One lovely, if sometimes tricky, aspect of life in Gillams is the lack of schedule. No racing out the door (mostly), few deadlines, and plenty of time to take on the things that are easy to push to the side when the day is filled with activities requiring hour-long subway rides and packed lunches.
One of the things that I lost along the way in the fall was my bread baking. I could squeeze in the occasional focaccia but my sourdough starter was a non-starter. It was rare that we enjoyed the delicious, unbeatable taste of homemade sourdough bread.
No so in Gilliams. One of my first tasks was getting a new starter going. Making a sourdough starter from scratch is quite simple but the number of ways it can go astray appear to be limitless, as I have learned through experience again and again. So it is always with a little bit of wonder that I mix that first 1/2 cup of flour and 1/2 cup of water together.
What will happen?
One thing I have learned is that, even if it gets side tracked for a time, it will work out eventually. Bread will happen, even if it is a good deal later than I had hoped or imagined.
Are you reading the metaphors for sitting zazen yet?
It is hard not to get metaphorical when dealing with sourdough. Or zazen for that matter.
I am thinking metaphorically along these lines is because two of my friends and I are starting a sitting meditation group this summer and we have been discussing how to do it. It turns out that my practice is the most "traditional" in that I am specifically attached to a Zen Center and following a specific tradition while my friends follow the teachings of a well-known Zen master but in a much more informal way.
It also turns out that some might regard my practice as somewhat strict, although since I consider myself to be such a beginner it is hard not to laugh at applying this description to what I am up to. I can appreciate, however, that what I am up to isn't for everyone and could even scare some people off. So we are working out a sitting program that will be welcoming to all who might be curious without making them feel like they have entered something so foreign to their experience as to be completely off-putting.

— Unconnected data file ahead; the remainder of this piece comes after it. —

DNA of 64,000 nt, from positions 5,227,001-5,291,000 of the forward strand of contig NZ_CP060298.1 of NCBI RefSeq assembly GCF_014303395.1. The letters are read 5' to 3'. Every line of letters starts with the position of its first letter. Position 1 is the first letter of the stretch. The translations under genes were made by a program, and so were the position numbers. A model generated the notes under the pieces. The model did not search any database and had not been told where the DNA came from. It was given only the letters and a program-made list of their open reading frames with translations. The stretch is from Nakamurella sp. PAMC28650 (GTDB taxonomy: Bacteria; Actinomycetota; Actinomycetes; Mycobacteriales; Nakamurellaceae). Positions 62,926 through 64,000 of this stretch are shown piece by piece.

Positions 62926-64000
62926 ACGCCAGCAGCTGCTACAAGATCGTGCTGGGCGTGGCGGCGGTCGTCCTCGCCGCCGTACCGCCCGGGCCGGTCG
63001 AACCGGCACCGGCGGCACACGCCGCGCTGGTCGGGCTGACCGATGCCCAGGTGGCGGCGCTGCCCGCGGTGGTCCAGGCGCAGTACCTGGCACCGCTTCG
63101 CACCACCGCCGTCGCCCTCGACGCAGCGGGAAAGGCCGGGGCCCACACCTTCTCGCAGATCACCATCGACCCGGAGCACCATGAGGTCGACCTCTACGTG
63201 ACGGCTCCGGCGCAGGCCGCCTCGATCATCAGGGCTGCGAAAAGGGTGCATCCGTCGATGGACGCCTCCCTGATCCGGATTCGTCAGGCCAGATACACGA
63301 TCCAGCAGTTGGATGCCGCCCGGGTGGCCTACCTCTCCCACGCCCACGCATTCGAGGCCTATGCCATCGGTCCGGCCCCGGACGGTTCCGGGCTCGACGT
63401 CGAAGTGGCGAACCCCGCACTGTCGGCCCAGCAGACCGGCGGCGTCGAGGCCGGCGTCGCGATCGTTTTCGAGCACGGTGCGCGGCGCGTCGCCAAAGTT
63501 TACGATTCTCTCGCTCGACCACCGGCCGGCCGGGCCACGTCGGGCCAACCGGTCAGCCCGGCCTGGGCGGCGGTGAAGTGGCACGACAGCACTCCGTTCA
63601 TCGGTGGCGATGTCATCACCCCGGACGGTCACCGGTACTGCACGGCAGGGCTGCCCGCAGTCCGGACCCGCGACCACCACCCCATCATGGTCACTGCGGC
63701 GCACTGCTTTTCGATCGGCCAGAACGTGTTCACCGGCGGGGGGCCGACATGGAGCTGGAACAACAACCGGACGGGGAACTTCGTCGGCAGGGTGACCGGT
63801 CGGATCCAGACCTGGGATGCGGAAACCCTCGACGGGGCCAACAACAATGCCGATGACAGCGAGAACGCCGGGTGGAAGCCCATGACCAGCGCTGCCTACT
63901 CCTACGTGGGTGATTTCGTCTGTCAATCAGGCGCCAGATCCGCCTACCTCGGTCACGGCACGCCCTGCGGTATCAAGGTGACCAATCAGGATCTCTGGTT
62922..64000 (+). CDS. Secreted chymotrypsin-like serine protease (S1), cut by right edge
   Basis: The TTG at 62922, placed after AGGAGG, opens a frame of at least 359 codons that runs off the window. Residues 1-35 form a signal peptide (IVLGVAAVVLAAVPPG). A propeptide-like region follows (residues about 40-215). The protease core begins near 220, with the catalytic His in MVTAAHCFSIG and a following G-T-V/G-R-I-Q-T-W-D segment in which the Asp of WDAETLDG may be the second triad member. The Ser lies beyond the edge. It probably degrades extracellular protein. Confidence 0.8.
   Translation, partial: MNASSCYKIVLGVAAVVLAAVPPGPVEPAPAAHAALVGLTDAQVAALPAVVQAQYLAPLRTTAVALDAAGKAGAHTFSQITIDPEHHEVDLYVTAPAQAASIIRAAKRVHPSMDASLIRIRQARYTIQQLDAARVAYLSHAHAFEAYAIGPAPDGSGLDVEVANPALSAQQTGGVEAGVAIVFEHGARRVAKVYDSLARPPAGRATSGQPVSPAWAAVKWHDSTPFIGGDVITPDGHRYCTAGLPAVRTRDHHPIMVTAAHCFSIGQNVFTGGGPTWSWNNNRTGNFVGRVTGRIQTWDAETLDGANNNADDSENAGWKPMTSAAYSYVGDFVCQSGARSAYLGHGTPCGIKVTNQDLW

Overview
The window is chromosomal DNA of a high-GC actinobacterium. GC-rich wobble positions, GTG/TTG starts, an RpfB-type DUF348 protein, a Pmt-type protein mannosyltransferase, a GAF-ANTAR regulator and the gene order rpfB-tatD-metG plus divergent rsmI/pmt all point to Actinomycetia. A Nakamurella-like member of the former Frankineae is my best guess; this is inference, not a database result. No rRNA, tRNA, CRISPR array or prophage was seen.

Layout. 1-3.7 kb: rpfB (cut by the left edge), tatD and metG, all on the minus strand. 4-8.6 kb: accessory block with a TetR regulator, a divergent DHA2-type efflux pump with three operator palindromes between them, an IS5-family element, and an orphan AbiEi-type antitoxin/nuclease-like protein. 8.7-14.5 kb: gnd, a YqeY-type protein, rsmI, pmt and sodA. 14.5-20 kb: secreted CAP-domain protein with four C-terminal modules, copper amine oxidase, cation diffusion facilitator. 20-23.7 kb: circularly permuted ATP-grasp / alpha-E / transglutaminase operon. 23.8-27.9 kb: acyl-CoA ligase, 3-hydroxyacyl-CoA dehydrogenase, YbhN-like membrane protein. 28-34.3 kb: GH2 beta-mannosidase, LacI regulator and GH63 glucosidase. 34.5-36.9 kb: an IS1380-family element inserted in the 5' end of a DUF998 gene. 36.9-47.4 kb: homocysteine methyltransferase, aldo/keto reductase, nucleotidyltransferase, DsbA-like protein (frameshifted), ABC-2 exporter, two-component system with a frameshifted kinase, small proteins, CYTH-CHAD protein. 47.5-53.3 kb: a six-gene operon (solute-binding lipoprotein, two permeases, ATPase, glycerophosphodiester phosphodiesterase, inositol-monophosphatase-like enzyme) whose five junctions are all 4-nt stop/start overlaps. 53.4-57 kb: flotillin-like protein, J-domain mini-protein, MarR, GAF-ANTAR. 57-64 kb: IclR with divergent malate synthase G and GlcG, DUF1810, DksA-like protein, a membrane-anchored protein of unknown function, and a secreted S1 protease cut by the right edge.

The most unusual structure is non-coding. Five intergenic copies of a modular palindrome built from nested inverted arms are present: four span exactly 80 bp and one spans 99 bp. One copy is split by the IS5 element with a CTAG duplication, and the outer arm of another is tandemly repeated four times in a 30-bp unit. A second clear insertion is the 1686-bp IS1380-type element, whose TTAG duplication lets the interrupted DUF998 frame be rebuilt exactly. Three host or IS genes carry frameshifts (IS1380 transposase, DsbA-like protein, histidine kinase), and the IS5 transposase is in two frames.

I think it is going to work out just fine, even if it doesn't evolve exactly as I might imagine.
And it is so exciting to have a group to sit with, in whatever manner. There is something so wonderful and powerful and mysterious in it.
We will just sit and let things ferment for a while. Yum.
And here is a simple sourdough recipe, for those of a less metaphorical bent:
Begin by mixing 1/2 cup flour and 1/2 cup water together in a non-metal bowl large enough to hold at least four cups. Let sit for 24 hours coved in plastic wrap (a damp cloth will work too but it has to be kept damp). The next day, give the mixture a stir and add another 1/2 cup flour, 1/2 cup water and mix well. Cover and let sit for 24 hours. Repeat for another two days - you should notice bubbling and a fermenting smell that is not unpleasant. If you start to get an unpleasant smell, dump out most of the starter and begin again using only about 2 TB of your original starter.
Once your starter is nice and bubbly and appears to be rising and falling with your additions of flour/water, you are ready to use it. The night before you plan to bake, add 1 cup of flour to your starter. It will lose its watery quality and become thicker - like a thick pancake batter. Cover and let sit overnight (at least 8 hours). In the morning, you should notice that it has risen and fallen and be very bubbly. Stir it down and put all but about 2-3TB in a large mixing bowl.
To the remaining starter, add 1 cup flour and 1 cup water, mix well and cover. If you don't plan on using it again within 48 hours, put it in the fridge where it will keep for a good long time. You can re-activate it as above by adding flour/water the night before you plan to bake.
To the starter in the bowl, add 2 cups warm water. Stir well. Slowly begin to add flour, stirring it in completely as you add about 1/2 cup at a time. After 1 1/2 cups have been added, add a TB of salt and stir well. Continue to add flour until the dough begins to come away from the sides of the bowl. Now, spread some flour on your counter top or kneading board and dump the dough out. Knead while adding flour, but not too much - it should still be a little sticky. When the dough is soft and resisiliant (like a baby's bottom!), then clean your mixing bowl, butter it up and put the dough in it. Cover with a damp cloth and let sit for 2 hours. It should double in size, approximately.
After two hours are up, dump it out onto your counter again, knead and divide in two. Let sit for 1/2 hour. Then put into your bread pans (or floured bread baskets) and let rise for another two hours. Pre-heat oven to 425F in the last 20 minutes or so of rising time. After two hours, put the bread in the oven and let back for approx. 30 minutes. May take longer or less time, depending on whether the bread is baking in a pan or freeform, etc.. Some people like to spritz the oven with water 3X during the first 9 minutes of baking, others like to put a pan of water on the bottom of the oven. Both are intended to give a crispier crust.
Try it out and see what you like. Bread will happen, even if it isn't what you expected.